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23 October 2012
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  • Focus on interest rates marks monumental change for ECB
    Since Mario Draghi became president of the European Central Bank, it has changed its approach to dealing with the eurozone's problems out of a realization that investors are influenced by fears the eurozone might break up. The ECB is ready to spend any amount of money to bring down interest rates and stabilize the region's economies, a role it previously resisted. The Washington Post (22 Oct.) LinkedInFacebookTwitterEmail this Story
  • EU court will hear legal challenge to eurozone bailout fund
    The EU Court of Justice in Luxembourg will hear a challenge to the legality of the eurozone's $652 billion bailout fund. Thomas Pringle, an independent member of the Irish parliament, brought the challenge arguing that the European Stability Mechanism violates a provision of EU law that bars bailouts. Bloomberg (23 Oct.) LinkedInFacebookTwitterEmail this Story
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  • Analysis: Europe's bank-funding market reopens
    After a worrying dry spell, European banks again have access to the bank-funding market, and terms they are getting are encouraging for the financial sector, according to The Economist. "Banks' funding costs have fallen below those of investment-grade European corporations for the first time in three years," the magazine notes. The Economist (20 Oct.) LinkedInFacebookTwitterEmail this Story
  • Hedge funds step up purchases of Greek government debt
    Distressed-debt investors, particularly hedge funds, are making major purchases of Greek debt, a process that started shortly after the nation's debt restructuring in March. A Greek government bond maturing in 2023 yielded 16.53% on Monday, 3 percentage points less than the yield at the beginning of the month. The Wall Street Journal (22 Oct.) LinkedInFacebookTwitterEmail this Story
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  • Consumers are unfazed by "fiscal cliff" talk, data show
    American consumers are generally aware of the debate about the "fiscal cliff" awaiting the U.S. economy at year-end, but they aren't worried enough to scale back holiday spending plans, according to data from the National Retail Federation. The group predicts that sales over the holiday shopping season will jump 4.1%, its most optimistic forecast since the recession. The Washington Post/Wonkblog (22 Oct.) LinkedInFacebookTwitterEmail this Story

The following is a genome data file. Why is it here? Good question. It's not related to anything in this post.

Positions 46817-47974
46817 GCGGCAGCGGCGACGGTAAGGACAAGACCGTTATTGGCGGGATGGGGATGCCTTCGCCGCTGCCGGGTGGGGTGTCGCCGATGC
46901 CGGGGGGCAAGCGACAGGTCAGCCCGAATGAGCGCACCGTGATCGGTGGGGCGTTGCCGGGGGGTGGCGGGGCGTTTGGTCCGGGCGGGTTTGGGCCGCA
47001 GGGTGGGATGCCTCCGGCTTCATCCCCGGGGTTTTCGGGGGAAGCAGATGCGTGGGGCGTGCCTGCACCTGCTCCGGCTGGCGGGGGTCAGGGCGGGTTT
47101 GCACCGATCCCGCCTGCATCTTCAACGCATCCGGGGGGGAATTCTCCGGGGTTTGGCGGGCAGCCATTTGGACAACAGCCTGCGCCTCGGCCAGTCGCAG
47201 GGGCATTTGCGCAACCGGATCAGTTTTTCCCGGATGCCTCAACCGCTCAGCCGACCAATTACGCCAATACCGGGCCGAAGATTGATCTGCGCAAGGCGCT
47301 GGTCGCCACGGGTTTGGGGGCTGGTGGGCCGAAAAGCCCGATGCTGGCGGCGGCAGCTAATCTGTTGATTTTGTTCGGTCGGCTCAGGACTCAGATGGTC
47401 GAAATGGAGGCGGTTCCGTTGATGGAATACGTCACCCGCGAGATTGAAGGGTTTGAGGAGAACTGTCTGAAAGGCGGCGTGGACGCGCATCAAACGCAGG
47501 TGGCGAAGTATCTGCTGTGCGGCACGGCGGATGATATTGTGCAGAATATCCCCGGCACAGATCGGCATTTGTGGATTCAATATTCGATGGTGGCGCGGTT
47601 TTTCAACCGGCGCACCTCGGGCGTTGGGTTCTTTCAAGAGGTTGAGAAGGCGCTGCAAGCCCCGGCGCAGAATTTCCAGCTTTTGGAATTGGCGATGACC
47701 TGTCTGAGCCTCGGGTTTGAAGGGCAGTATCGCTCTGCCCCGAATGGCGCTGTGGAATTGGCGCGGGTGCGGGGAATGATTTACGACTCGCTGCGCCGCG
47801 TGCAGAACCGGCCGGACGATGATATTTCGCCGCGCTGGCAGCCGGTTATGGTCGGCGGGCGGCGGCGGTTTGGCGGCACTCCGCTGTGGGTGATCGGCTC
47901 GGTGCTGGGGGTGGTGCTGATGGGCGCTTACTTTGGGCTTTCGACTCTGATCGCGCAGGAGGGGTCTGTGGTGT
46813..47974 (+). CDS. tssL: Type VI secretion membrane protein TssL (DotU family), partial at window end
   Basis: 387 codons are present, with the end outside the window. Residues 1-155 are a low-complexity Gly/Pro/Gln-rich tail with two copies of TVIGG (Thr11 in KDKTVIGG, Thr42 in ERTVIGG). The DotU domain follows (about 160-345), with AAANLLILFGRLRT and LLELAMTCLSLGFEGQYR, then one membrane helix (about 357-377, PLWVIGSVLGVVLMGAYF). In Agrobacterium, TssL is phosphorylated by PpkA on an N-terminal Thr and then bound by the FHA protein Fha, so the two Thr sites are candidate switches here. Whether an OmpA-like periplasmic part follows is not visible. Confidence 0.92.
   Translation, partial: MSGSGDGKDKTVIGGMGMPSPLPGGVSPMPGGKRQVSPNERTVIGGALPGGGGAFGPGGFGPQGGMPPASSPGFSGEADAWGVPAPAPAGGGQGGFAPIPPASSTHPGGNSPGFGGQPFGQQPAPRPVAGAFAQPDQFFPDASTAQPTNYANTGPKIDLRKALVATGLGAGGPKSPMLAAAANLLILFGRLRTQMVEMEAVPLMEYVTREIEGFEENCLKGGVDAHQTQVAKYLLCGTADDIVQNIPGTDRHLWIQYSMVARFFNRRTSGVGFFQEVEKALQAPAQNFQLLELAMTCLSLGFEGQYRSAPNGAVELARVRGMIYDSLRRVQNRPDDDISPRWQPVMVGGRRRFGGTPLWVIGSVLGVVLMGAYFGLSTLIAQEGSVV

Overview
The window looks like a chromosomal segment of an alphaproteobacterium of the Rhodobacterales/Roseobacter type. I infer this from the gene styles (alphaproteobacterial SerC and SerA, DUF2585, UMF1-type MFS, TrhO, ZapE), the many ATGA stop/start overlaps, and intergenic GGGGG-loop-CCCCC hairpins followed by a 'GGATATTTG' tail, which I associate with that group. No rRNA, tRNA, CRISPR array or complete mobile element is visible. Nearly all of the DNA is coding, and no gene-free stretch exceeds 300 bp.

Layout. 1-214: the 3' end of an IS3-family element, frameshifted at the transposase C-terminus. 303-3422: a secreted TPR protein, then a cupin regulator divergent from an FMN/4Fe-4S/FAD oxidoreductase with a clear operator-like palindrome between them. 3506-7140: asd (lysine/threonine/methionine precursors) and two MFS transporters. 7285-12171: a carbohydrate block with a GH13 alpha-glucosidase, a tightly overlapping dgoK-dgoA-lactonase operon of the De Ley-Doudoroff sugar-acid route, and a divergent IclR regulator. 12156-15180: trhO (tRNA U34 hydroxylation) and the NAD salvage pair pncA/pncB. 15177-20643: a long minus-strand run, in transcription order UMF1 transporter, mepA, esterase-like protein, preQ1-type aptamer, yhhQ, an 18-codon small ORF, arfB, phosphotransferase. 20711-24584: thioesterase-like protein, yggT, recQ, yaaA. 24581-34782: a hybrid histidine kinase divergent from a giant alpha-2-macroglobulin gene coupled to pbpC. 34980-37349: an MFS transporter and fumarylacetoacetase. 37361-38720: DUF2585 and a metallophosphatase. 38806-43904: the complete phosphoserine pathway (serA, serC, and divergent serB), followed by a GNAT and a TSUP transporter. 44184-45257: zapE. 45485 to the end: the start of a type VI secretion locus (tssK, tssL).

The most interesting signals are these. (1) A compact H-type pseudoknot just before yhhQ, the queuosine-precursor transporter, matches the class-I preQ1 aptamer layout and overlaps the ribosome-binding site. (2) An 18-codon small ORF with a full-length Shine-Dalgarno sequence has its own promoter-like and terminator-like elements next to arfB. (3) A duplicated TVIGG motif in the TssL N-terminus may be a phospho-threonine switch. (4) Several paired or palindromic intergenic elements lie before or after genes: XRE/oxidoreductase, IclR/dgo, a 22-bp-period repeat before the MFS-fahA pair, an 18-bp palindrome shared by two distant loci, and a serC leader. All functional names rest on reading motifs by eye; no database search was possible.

• Financial advisers aren't getting many client referrals
    Financial advisers get 66% of clients through referrals, but most advisers are having little success persuading clients to recommend them to others. About 83% of clients say they have no reservations about recommending their adviser to family and friends, but only 4% follow through and make a referral, said Gabriel Garcia, a director at Pershing Advisor Solutions. InvestmentNews (free registration) (21 Oct.) LinkedInFacebookTwitterEmail this Story
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  • Regulators struggle to agree on details of Volcker rule
    The Securities and Exchange Commission is clashing with other regulators in crafting the Volcker rule, raising doubt that the rule will be finalized by year-end. The situation also raises concern that the agencies will issue conflicting standards. The dispute centers on how to define market making and banks' ability to invest in hedge funds and other investment vehicles, sources said. The Wall Street Journal (22 Oct.) LinkedInFacebookTwitterEmail this Story
  • EU explains rejection of NYSE-Deutsche Boerse merger
    Derivatives traded over the counter are separate from, "rather than substitutable" for, those traded on exchanges, the EU's antitrust agency said in February when it blocked a merger of Deutsche Boerse and NYSE Euronext. The exchanges had argued that the two are competing products, but the regulator rejected that, saying customers probably would have faced higher fees and less innovation under the merger. Bloomberg (22 Oct.) LinkedInFacebookTwitterEmail this Story
  • Italy's transaction tax is expected to reduce trading
    Italy's financial-transaction tax, set to be implemented in 2013, could drive down share-trading volume by 30%. Trading in derivatives could plunge even further, by as much as 80%. One type of transaction being spared the 0.05% tax is the issuance of shares. Reuters (22 Oct.) LinkedInFacebookTwitterEmail this Story
  • U.K. insurers get more time for Solvency II compliance
    The U.K. Financial Services Authority postponed from late 2013 to Dec. 31, 2015, the deadline for insurers to submit models to comply with Solvency II capital requirements. While European insurers don't want uncertainty regarding capital rules, they would rather have the delay than have requirements pushed through, only to be amended later. Reuters (22 Oct.) LinkedInFacebookTwitterEmail this Story
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